Summary: for general-purpose "desktop workstation" uses in single-processor MBus configurations, I would suggest that the relative performance, assuming the same CPU- and MBus-clock frequencies, is approximately:

CPUL2 CacheRelative Performance
CY7C601/20 Kb1.0
RT620 (A-C)256 Kb1.5
RT620 (A-C)512 Kb1.8
RT620 (A-C)1024 Kb2.0
SuperSPARC-I0 Kb1.9
RT620D512 Kb 2.2 (compute-intensive), 1.9 (data-/thread-intensive)
SuperSPARC-I1024 Kb2.6
SuperSPARC-II1024 Kb2.9

eg: an HM100S-256 should have a similar feel to an SM61.

As always, your mileage may vary.

Note that the half-speed RT620D<->RT626 intra-module bus (on the RT620D-based HyperSPARC modules) penalises data-intensive workloads and workloads that do a lot of context-switching: for what I consider to be a typical workstation workload, with current (AD 2005) levels of context-switching, program size and dataset-sizes, a single HM180S-512 is only slightly quicker than an HM150S-512, and a pair of HM180S-512 modules performs the same as a pair of HM150S-512 modules. (the RT620D-based modules run quite a bit cooler, however).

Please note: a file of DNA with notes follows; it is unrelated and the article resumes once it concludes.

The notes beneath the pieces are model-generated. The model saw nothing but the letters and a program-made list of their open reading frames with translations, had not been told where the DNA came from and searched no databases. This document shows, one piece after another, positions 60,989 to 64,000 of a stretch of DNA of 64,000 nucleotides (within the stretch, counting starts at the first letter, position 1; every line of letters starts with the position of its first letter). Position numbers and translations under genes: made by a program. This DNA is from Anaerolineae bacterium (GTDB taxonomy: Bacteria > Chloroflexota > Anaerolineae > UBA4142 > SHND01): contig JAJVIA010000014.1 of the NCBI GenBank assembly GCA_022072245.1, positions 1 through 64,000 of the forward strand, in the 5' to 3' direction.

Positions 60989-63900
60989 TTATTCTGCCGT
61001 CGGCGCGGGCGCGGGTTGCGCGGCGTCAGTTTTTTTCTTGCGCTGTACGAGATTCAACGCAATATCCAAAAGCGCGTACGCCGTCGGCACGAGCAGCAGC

For memory-intensive or thread-intensive workloads, or large programs (>20Mb "hot" text-segment), a 150MHz or 166MHz module will probably do better than a 180MHz or 200MHz one.

For memory-intensive workloads that seriously stress the capacity of the L2 cache (such as seti@home), 142MHz modules may be the best bet, especially on a 60/66MHz MBus.


Introduction Buses Modules Systems Chips Miscellany

Mike Spooner, revised 9th May 2006